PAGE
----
Wasps, Yellow Jackets, & Cicada Killers...Among Other Stinging Insects
July 19, 2017
The stinging season is upon us! While there are many bees, wasps, hornets, and even some ants that can sting us and our pets, several of these stinging pests command our attention by virtue of their numbers, size, or aggressiveness. Two of them that immediately come to mind are the cicada killer and the yellow jacket. Both are wasps; the first is a solitary wasp, and the other is a social wasp. Bear in mind that only the females of each species can sting. The males emerge first, mate with the females, and often die shortly thereafter.
While cicada killers are not aggressive, they may sting if handled, trapped under foot, or caught in clothing. Cicada killers, because of their relatively large size (1 1/2” to 2” in length), often cause an unwarranted amount of anxiety in people when they begin showing up in late June and throughout the rest of the summer. Each female cicada killer drills several nests in the soil, wherein she deposits a single paralyzed cicada (upon which a single egg has been placed) and then covers the cell. There may be many females operating in a given area, and - due to their numbers and size - they may cause considerable concern and damage.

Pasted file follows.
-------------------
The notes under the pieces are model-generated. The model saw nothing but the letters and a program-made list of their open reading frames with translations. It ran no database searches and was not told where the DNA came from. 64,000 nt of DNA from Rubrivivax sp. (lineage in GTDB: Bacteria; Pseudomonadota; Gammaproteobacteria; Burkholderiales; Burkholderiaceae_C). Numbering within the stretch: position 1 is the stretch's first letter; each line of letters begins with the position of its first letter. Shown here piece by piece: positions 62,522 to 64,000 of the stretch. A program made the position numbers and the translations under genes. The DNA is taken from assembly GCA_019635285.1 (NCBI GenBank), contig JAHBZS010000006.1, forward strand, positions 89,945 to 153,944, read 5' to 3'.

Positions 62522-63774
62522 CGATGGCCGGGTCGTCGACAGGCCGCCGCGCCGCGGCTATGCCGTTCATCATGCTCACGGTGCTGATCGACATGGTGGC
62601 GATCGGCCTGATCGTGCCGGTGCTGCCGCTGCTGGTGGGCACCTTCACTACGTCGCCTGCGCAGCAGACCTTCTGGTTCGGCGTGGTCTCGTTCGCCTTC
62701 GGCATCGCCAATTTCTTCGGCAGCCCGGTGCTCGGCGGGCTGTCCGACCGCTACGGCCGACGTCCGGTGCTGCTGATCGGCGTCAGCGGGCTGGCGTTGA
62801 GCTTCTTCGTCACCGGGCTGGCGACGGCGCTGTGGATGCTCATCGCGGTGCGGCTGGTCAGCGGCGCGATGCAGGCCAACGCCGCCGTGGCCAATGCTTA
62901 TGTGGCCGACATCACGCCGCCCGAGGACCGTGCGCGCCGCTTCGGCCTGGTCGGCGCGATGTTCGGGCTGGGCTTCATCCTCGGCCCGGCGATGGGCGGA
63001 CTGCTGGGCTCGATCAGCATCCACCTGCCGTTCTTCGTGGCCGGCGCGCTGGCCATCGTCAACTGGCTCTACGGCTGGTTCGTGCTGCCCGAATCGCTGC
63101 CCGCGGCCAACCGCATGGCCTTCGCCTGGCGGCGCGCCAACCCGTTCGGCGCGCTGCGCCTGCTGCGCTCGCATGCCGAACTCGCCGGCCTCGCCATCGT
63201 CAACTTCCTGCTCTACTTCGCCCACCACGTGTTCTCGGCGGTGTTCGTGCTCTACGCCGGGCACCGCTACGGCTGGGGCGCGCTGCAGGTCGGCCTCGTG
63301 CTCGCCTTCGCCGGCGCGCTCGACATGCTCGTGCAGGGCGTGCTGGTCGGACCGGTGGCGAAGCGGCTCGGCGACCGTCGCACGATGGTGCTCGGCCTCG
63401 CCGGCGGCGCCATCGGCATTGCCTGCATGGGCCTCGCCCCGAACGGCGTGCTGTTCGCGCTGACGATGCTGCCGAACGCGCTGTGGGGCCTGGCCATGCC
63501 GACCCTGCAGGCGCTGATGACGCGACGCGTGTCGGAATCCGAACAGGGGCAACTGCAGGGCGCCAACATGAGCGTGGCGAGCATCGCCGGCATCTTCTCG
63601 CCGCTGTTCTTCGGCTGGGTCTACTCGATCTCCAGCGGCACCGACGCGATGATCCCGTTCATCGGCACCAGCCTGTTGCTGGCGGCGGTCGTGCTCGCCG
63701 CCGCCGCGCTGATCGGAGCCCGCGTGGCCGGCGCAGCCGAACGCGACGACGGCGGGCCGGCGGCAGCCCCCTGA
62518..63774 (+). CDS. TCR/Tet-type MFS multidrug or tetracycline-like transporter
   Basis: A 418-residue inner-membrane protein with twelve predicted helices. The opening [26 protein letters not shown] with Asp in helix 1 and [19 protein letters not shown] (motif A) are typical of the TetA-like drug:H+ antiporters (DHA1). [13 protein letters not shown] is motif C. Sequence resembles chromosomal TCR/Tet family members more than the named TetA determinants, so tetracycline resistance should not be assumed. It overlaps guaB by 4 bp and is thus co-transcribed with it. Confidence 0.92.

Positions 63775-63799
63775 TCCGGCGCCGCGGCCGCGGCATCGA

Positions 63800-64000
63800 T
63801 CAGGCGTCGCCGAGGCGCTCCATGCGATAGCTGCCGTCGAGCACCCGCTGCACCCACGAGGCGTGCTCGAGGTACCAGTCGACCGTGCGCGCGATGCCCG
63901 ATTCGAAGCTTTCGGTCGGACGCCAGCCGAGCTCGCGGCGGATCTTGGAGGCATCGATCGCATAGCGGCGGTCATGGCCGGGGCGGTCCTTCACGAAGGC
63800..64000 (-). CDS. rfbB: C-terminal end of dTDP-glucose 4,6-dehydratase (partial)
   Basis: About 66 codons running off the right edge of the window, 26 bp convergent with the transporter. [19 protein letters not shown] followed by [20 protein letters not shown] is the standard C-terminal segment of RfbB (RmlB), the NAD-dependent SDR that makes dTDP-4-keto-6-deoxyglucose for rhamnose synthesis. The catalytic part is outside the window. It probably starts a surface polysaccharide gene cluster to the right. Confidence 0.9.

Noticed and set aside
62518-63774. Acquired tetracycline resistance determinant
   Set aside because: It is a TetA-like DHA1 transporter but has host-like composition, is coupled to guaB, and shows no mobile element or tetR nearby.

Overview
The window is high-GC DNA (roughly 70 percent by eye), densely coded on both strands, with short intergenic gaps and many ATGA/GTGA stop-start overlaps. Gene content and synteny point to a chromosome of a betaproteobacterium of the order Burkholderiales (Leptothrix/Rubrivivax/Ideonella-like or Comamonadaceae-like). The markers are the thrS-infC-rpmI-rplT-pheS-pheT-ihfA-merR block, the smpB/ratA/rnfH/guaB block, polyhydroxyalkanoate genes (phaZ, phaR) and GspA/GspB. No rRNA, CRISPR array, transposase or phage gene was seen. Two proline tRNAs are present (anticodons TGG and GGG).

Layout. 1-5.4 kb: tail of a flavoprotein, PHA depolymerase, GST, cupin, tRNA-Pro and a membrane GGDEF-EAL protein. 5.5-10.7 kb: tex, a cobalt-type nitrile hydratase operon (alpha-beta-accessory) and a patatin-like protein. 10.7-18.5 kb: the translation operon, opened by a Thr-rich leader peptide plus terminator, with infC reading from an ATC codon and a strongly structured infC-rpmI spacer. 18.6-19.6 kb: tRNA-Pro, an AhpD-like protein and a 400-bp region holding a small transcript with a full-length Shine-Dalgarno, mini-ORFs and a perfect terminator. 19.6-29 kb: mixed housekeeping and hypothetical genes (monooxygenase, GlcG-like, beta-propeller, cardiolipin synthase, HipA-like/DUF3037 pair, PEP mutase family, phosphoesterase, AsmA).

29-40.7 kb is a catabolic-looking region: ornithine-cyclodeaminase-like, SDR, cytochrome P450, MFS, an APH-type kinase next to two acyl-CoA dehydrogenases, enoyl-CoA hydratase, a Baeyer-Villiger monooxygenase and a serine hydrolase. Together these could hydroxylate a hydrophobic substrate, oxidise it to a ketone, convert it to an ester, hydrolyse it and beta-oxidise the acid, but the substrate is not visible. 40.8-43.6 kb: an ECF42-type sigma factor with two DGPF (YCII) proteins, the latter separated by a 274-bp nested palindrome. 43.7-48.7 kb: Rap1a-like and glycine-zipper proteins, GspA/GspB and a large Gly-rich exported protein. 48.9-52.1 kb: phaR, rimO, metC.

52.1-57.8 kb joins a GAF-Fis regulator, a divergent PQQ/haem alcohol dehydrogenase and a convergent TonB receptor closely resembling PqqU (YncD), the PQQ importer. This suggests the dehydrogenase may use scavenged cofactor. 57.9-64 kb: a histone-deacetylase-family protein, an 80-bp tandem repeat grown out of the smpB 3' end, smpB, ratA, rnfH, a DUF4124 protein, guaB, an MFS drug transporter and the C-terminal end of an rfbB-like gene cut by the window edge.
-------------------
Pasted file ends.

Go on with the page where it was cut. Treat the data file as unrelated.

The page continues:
Yellow jackets, on the other hand, are an entirely different matter. The females, being social wasps, will create large nests. The more common species in this area, yellow jackets create underground nests that can house several hundred workers and brood. One species creates above ground, or aerial, nests. Regardless of the species, some nests may be as large as a basketball, and both yellow jackets and cicada killers will vigorously and aggressively defend them.
The best, and safest, control of any of the above wasps is conducted at night. Carefully mark the location(s) of these wasps during the day, and then perform the control at night. Do not, as one hapless technician attempted, stick a twig in an active hole during the day. You will be angrily greeted by a number of very aggressive wasps – faster than you can get away! Dusting in and around the hole after dark is the best, and safest, way to eliminate them.